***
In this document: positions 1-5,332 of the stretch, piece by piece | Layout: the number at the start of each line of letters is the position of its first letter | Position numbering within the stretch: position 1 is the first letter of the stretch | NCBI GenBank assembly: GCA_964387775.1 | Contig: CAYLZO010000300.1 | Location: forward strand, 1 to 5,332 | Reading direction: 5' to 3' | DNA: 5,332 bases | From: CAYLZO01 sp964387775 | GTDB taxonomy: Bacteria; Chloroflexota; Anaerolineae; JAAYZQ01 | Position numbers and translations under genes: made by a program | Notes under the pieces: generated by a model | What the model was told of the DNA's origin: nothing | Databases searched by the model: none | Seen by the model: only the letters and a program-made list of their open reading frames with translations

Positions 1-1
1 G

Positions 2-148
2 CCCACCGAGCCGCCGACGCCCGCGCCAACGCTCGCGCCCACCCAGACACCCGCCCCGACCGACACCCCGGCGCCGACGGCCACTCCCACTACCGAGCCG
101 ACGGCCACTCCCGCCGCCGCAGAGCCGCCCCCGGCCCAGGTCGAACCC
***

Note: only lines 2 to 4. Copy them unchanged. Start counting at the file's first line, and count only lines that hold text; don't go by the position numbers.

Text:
Positions 1-1
1 G

Positions 2-148